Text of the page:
Greens to announce new climate change proposal

Greens co-leader James Shaw (File)
Greens co-leader James Shaw (File)

3News

The Greens want all new laws to be subject to a "climate change test". 

New Greens co-leader James Shaw says the party will put forward a members' bill to make it harder for governments to pass laws that are bad for the environment.

He announced the move at the Federation of Asia-Pacific Green Parties Congress in Wellington on Sunday.

The Climate Impact Disclosure Statement Bill will require all new legislation introduced to parliament to be accompanied by a climate impact disclosure statement that outlines what impact, if any, the new legislation would be likely to have on New Zealand's greenhouse gas emissions.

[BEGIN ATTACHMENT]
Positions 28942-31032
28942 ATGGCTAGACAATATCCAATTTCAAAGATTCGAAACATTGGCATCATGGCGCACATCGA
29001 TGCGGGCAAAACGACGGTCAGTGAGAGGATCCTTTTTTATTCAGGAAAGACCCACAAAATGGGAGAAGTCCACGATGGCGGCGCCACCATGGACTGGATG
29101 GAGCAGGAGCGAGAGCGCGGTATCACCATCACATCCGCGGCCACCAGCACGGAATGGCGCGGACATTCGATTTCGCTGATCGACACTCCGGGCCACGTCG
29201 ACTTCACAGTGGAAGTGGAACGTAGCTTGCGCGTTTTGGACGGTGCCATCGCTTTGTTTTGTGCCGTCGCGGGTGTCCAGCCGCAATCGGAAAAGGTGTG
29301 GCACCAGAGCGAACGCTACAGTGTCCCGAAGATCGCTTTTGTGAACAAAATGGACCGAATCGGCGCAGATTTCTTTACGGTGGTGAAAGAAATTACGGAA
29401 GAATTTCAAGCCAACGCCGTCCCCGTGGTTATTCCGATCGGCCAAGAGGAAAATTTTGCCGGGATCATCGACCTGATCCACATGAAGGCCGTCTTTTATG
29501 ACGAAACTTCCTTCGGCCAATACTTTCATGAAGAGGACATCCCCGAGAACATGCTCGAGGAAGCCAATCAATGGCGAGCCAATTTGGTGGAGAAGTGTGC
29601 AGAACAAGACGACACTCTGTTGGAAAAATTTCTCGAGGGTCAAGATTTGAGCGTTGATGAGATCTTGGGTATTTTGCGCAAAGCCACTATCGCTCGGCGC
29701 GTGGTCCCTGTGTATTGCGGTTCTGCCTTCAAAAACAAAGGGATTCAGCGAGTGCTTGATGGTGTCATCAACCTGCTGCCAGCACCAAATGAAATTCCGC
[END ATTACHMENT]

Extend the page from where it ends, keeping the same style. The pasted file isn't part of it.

This is similar to regulatory impact statements Treasury already prepares for all new laws and Bill of Rights Act reports. 

Climate impact disclosure statements would be prepared by the Ministry for the Environment.

"This bill won't stop National from passing laws that are bad for the climate, but it will mean people can hold them to account for those decisions," Mr Shaw says.

The bill will be submitted to the members' bill ballot where it will compete with other bills for selection.

Climate Change Minister Tim Groser told TVNZ's Q+A programme on Sunday New Zealand will make a "respectable" contribution to reducing greenhouse gas emissions by 2020 but he would not be drawn on a figure, saying "it's a cabinet decision, so wait and see".

Mr Shaw was installed as the Green Party's new male co-leader earlier in June.

In total 16 countries are represented at the congress, which got underway on Friday, including Nepal, India, Indonesia, Australia, Pakistan, Japan, Taiwan and Mongolia.

 

Greens co-leader James Shaw (File)